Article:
Day 28–The Sound of Silence

June 9, 2010 9:57pm

Gloom as a grey winter

Waiting for our marching orders

N76°12.310 W51°02.415

“Flip me over, I’m done on this side!” was the first thought that went through my mind as I woke up in sweats this morning. The sun was beating on the tent, turning it into a baking oven. We opened the flaps, and dozed off again. In an odd, schizophrenic way, I sometimes wonder whether I am not getting more rest on this trip than I am at home! The sun was out in full glory for most of the morning which led us to believe that the bad weather system that has been with us for the last few days, and the light winds that came with it, might be behind us.

But by midday, a high fog developed and shrouded us in a nasty, humid pea soup; and still, no wind. This weather seems to be shutting down the katabatic winds that normally dominate the ice sheet. These cold winds pour from the top of the dome shaped ice sheet, and generally build in strength on their way down to the coast. Cold air is heavy and subjected to gravitational pull (think of the air that pours down out of the freezer when the door is opened). But no katabatics to be had this day! Around midday, as I was outside setting up a time lapse on the camera of the passing clouds, I looked up in the sky, as I thought I could faintly make out the sound of an engine. No sign of a plane, however; and then–KABOOM! “What was THAT?!”, exclaimed my young friend, shaken out of his slumber from inside the tent. Our whole camp, and indeed it felt as though the ground, had shaken in one powerful burst. We stood silently for a moment, unsure whether the whole ice sheet had shifted. But then, nothing… In the end, I think it was a distant sonic boom, as a military plane must have broken the sound barrier. There is a military base in Thule, about 500 clicks from here. We resumed our respective activities, and this was the end of that.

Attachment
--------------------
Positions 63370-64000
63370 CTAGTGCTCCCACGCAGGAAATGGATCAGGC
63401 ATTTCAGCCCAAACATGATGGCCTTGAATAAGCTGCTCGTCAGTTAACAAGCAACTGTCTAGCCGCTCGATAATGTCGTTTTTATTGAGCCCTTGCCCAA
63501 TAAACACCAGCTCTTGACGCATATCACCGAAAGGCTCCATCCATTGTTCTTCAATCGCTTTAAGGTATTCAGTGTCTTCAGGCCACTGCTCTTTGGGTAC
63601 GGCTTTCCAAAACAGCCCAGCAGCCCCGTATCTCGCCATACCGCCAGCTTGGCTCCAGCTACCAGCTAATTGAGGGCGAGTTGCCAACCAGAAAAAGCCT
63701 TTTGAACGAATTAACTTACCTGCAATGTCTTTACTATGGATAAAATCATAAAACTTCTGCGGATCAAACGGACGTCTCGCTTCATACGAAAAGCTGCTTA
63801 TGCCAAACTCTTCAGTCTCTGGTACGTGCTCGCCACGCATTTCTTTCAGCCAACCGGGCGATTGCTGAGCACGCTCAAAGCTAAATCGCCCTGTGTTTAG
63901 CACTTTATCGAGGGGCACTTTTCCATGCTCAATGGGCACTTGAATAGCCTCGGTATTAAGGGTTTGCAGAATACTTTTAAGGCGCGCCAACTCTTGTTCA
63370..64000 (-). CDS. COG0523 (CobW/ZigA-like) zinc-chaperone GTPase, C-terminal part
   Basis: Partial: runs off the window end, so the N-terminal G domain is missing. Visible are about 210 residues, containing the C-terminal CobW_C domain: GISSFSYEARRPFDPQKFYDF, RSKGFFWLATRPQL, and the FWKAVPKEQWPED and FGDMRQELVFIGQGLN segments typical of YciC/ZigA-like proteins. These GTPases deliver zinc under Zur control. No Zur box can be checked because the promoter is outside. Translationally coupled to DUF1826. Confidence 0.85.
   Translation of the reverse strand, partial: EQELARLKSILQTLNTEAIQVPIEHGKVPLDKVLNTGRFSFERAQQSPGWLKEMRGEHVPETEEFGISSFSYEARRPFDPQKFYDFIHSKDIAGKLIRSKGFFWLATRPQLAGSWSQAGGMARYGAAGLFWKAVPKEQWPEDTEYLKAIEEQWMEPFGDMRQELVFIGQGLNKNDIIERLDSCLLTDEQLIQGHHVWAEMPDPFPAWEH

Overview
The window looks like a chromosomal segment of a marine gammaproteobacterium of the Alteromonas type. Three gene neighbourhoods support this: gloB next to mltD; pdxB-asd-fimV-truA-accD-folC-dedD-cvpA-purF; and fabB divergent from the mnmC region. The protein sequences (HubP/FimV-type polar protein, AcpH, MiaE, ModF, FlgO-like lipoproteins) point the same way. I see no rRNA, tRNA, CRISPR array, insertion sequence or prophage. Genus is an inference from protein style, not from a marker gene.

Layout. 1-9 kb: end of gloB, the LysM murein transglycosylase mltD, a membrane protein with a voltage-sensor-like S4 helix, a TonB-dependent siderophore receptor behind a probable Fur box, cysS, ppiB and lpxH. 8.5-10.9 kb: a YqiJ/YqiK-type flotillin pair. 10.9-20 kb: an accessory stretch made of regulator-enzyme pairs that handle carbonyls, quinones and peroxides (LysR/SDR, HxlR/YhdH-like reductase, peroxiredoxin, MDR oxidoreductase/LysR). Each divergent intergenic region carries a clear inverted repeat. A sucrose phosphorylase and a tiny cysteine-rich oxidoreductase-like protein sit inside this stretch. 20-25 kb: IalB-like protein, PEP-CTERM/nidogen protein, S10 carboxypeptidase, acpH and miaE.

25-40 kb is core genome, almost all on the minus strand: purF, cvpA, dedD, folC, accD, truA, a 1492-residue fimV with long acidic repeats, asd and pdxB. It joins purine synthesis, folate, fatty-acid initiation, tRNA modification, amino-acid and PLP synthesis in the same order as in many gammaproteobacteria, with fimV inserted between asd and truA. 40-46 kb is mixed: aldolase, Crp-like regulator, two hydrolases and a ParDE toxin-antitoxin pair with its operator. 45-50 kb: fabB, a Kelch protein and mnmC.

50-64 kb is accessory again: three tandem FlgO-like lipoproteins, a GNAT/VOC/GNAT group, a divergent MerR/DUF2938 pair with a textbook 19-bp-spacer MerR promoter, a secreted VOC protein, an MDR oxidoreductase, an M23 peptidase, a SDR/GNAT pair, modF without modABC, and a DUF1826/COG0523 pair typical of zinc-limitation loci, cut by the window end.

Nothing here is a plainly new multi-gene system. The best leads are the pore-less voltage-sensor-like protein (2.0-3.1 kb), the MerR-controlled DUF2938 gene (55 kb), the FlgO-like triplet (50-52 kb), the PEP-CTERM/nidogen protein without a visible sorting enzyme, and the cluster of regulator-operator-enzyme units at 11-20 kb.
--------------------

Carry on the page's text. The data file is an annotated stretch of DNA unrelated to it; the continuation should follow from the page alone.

Writing, reading, and chess playing, and telling stories of polar travel. I recorded a congratulatory message to my friend and partner at Global Green, president and CEO Matt Petersen who will be receiving a Founders Award from the organization on Saturday. He is well deserving of it, and you haven’t had the chance yet, go to and lend your support. It’s a great organization and the employees there depends on your donations to carry out their important work on climate change. Nothing to report on this gloomy, overcast, and very still evening. It doesn’t look like the wind will be with us this night. Time for a dinner and–what else–the eye mask and a snooze, to the deafening sound of silence!

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